Rav Miller spoke more than once against the practice of having simchas that require people to stay up late. He felt that this could be injurious to one’s health, not to mention that eating at a late hour is not a good practice.

 

Sometimes an invitation states such and such a time “B’dyuk.”  Even this is often meaningless. Indeed, it was once pointed out to me, tongue in cheek, that “B’dyuk” stands for “Biz de Yidden Vellen Kummen!”

 

Pictures or a Chasuna

 

I know a mashgiach in the bais medrash of a Brooklyn yeshiva who attends many chasunas. Heonce told me, “People have a choice between pictures and a chasuna, and they invariably choose pictures!” He was referring to the common practice of the chosson and kallah and their families and relatives taking pictures after the chupah while their guests are kept waiting for an hour or more. The reason for this is because the chosson and kallah are supposedly not “allowed” to see each other for a week before the chasuna. The result is that when the chosson and kallah finally appear for the first dance, it is quite late. Many people who have to get up early the next day are anxiously waiting to be served their meal so they can leave.  Those guests who find it necessary to leave without eating are unable to participate in the mitzvah of being m’sameach the chosson and kallah. Those who do stay go to sleep at an unreasonable hour and may not be able to properly function the next day.

 

My acquaintance, the bais medrash mashgiach, told me that when asked, his rosh hayeshiva has said that there is no problem with taking pictures of the chosson and kallah together before the chupah. However, there are authorities who advise otherwise, insisting that the custom of the chosson and kallah not seeing each other be maintained.This may indeed heighten the emotional dimension to the chasuna for the chosson and kallah. However, adherence to a custom and/or the feelings of two people must be balanced with the inconvenience of so many others. Kovod habrios must be a concern. Therefore, in cases where pictures are taken after the chupah, every effort should be made to limit the time spent on picture taking. Rav Yisroel Salanter is famous for his dictum that, “The other person’s gashmius is your ruchnius.” Doesn’t keeping hundreds of guests waiting for an extensive amount of time fly in the face of this?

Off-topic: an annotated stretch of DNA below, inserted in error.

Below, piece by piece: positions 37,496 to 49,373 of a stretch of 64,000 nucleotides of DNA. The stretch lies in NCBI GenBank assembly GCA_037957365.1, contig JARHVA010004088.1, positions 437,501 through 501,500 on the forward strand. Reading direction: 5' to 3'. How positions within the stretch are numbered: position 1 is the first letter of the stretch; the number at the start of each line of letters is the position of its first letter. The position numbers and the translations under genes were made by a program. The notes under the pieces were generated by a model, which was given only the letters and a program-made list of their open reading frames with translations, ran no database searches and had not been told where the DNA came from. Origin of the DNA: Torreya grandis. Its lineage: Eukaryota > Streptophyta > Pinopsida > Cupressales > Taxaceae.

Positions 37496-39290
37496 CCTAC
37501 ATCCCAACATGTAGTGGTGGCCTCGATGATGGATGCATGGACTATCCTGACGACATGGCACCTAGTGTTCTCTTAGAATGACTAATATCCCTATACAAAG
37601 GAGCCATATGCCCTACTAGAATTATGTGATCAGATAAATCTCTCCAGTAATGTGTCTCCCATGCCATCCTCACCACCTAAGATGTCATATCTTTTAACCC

Music

 

I have been at chasunas where the music was so loud that I could not talk to the person sitting next to me without shouting. We simply could not hear each other over the music. Indeed, there are times when guests leave the hall to find peace and quiet. Why is louder considered better? Why can’t the decibel level be such that one can hear the music and carry on a conversation? Why does one have to risk damaging one’s eardrums to participate in some chasunas? Today it is the custom for young couples to bring infants to a            chasuna. I can only wonder at the irreparable damage that may be done to the hearing of these young children. Given this and other considerations, I simply do not understand why young couples think that it is appropriate to bring infants to simchas. Years ago this was almost never done. Has something changed that I am not aware of?

 

Where is the D’var Torah?

 

The “format” of our chasunas is also problematic. With rare exceptions there is no d’varTorah. Here we have a major religious event that is totally devoid of divrei Torah. I recall reading a story about how the Torah greatness of the Chazon Ish was “revealed.” While attending a chasuna, he sat at a table set aside for the poor. A famous and learned Rov began to speak and quoted a Mishna. He explained it in a certain way. The   Chazon Ish stood up and pointed out that this was not the correct way to explain this Mishna and offered an alternative explanation. The Rov was so impressed with the explanation of the Chazon Ish that he asked the Chazon Ish to come and sit next to him at the head table. Given his great humility, the Chazon Ish did not want to do this, so the Rov went and sat next to him. The point here is that there was a d’var Torah at this chasuna. Why don’t all of our chasunas feature at least one d’var Torah? Rav Dr. Yosef Breuer, ZT”L, wrote in the Aug./Sept. 1966 issue of the Mitteilungen, the congregational Bulletin of K’hal Adath Jeshurun, expressing his reservations about the “new” custom of Hasidic dancing: “While we are not used to the manner in which frequently also in our circles the joyous participation in weddings manifests itself, such ‘deviation,’ actually an imitation of other circles, is of no real significance. We are concerned with the custom that calls for vigorous ‘Mitzve dancing’ during the festive meal but does not provide an opportunity for a single D’var Torah (either under the Chuppa or during the meal). This practice directly contrasts with the admonition of our Sages which characterizes any meal, particularly a festive one, as a ‘meal of the dead’ that is not accompanied by words of Torah.”

 

Too Much of a Good Thing